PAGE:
PHILADELPHIA (September 8, 2021)—Researchers at Fox Chase Cancer Center have identified a molecular circuit that plays a key role in regulating gut immunity. The researchers say the discovery could be a first step in the development of new therapies for colitis, inflammatory bowel disease (IBD), and other disorders.
“Our gut harbors about 100 trillion microbes, and our immune system is responsible for preventing them from invading the body. In so doing, the immune system must maintain a careful balance between effective response to pathogens and a harmful overresponse. When this balance is perturbed it can lead to autoimmune disorders, including colitis and inflammatory bowel disease,” said Dietmar J. Kappes, PhD, a professor in the Blood Cell Development and Function program and director of the Transgenic Mouse Facility at Fox Chase.
In the study, Kappes and Jayati Basu, PhD, an assistant research professor in Kappes’ lab, showed for the first time how the transcription factor ThPOK creates an autoregulatory loop to stably maintain its own persistent expression to support immune function throughout the body.
Previous groundbreaking research by Kappes’ lab showed that ThPOK plays a critical role in the development of white blood cells called T cells by triggering progenitor cells to differentiate into mature immune “helper” cells called CD4 T cells. Interestingly, ThPOK remains continuously expressed in mature CD4 T cells, although less was known about its function in such mature cells.
Therefore, Kappes and Basu set out to answer how ThPOK expression is maintained in the context of mature CD4 cells and what happens to mature helper T cell function when ThPOK expression is prevented in these cells. They used a novel genetically engineered “knockout” mouse model to discover a genetic regulatory switch that maintains ThPOK expression in mature CD4 T cells.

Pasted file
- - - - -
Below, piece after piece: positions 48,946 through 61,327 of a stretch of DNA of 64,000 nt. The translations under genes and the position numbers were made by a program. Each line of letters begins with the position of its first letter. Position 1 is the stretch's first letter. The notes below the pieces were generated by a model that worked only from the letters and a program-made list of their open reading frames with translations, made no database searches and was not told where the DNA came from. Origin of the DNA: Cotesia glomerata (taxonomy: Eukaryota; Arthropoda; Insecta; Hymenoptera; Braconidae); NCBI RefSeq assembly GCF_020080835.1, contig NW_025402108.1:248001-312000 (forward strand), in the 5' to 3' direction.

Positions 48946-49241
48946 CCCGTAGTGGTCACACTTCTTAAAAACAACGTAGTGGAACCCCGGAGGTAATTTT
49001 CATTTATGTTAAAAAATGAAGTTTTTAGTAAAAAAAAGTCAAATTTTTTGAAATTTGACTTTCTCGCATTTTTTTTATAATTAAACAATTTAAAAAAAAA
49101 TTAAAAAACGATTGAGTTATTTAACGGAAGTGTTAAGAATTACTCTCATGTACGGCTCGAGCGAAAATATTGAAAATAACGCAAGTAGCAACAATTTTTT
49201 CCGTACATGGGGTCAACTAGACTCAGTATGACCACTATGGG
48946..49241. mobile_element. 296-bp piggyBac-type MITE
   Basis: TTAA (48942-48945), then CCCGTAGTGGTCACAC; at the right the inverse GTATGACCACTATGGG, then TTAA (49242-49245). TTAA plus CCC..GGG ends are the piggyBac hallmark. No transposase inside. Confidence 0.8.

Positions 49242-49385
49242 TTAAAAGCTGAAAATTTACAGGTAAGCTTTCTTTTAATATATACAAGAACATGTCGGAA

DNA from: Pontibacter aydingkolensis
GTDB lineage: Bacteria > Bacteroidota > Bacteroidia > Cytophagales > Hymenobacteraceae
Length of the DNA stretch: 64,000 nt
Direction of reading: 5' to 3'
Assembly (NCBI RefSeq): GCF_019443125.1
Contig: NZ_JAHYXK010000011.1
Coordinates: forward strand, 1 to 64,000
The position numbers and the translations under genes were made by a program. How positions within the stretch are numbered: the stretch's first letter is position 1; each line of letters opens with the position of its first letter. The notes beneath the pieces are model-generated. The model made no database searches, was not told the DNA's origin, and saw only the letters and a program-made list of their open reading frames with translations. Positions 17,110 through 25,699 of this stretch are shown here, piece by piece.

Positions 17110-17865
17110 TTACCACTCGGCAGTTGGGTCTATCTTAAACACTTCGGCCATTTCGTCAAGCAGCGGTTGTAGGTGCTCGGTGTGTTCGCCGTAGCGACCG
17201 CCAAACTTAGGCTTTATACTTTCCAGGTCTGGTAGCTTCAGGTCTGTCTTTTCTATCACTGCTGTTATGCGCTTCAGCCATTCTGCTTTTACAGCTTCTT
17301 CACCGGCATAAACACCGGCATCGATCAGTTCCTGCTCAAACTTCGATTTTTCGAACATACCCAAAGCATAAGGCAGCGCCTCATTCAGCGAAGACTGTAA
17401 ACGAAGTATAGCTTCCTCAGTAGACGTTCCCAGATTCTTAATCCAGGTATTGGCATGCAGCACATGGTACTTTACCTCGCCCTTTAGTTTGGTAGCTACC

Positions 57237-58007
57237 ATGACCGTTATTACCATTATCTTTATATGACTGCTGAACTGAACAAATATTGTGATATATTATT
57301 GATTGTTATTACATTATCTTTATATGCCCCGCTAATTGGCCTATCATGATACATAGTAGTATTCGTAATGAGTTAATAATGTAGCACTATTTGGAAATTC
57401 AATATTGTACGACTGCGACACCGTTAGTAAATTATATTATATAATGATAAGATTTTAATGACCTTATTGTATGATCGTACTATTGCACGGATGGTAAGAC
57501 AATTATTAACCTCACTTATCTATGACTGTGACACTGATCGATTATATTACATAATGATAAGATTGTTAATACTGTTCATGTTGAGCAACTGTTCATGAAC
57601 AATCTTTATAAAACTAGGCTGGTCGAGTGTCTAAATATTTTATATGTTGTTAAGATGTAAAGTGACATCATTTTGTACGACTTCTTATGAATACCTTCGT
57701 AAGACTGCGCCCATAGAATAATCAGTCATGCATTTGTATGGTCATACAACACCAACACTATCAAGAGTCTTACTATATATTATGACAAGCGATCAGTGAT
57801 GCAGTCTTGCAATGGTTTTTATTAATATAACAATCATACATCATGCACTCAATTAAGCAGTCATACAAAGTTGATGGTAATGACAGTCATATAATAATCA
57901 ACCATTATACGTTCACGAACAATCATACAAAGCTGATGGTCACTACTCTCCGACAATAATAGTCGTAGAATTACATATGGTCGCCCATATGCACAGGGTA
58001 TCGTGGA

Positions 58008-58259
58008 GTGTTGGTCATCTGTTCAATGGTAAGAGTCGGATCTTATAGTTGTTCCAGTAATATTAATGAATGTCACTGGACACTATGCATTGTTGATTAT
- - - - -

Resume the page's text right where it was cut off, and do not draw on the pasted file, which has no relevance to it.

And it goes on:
When Kappes and Basu induced colitis in genetically altered mice in which this regulatory switch is turned off, the mice developed a much milder form of colitis, indicating that disrupting the ThPOK autoregulatory cycle offered them substantial protection from this disease. “It suggests that manipulating this circuit could be used in a therapeutic application,” Kappes said.
The researchers found that disruption of this switch caused the CD4 “helper” cells to stop functioning properly. Instead, they adopted features of a distinct T cell subtype known as colonic T reg cells, which regulate the autoimmune response in the gut. Upon entering the gut, these T reg cells in turn converted into another type of T cell called intraepithelial lymphocytes, or IEL, which protect the gut from infection.
Utilizing state-of-the-art modern molecular genomic tools, Kappes and Basu further revealed that this autoregulatory loop fundamentally controls the genome-wide regulatory landscape that “hardwires” helper T cell identity and function. “Even though this particular study focused on the gut and colitis, it could have applications to other cases of immune system dysfunction, including diabetes and HIV,” Kappes said.
“Targeting this molecular circuit with probiotics, prebiotics, and special diet will not only help IBD patients but will also protect cancer patients from harmful side effects of chemo and immunotherapy,” added Basu.
The paper, “Essential Role of a ThPOK Autoregulatory Loop in the Maintenance of Mature CD4 + T Cell Identity and Function,” was published in the journal Nature Immunology.